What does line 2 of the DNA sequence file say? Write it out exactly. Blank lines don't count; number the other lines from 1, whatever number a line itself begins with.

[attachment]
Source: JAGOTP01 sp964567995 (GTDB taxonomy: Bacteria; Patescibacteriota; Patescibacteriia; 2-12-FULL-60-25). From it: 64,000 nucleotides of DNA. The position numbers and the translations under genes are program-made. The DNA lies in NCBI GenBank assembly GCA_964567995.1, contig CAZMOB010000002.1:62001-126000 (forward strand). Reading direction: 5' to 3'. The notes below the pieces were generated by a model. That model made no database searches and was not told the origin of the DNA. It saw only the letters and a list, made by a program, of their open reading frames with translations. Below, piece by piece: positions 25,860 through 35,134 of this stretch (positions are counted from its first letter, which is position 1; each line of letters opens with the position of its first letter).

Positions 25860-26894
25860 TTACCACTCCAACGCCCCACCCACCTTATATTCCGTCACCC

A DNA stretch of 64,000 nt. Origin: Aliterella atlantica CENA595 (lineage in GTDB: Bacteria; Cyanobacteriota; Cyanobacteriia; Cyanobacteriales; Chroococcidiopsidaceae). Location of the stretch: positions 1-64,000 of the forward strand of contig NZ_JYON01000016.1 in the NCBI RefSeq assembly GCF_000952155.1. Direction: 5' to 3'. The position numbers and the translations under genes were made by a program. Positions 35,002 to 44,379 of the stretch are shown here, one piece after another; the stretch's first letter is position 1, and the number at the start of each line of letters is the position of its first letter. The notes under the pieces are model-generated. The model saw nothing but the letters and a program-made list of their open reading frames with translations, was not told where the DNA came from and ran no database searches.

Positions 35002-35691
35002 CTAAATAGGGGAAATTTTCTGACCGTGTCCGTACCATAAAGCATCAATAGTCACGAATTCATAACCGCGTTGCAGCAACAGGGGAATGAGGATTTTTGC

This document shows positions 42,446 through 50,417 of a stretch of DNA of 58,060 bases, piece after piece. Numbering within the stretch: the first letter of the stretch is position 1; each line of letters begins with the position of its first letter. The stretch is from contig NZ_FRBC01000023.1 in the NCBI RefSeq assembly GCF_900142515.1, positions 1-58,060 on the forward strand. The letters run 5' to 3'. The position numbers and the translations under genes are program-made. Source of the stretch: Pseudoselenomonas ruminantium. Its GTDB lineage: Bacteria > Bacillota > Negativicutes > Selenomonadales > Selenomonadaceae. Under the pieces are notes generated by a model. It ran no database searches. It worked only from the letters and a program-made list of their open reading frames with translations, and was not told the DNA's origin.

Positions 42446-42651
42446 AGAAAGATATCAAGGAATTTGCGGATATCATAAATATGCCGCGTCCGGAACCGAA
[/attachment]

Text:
Positions 25860-26894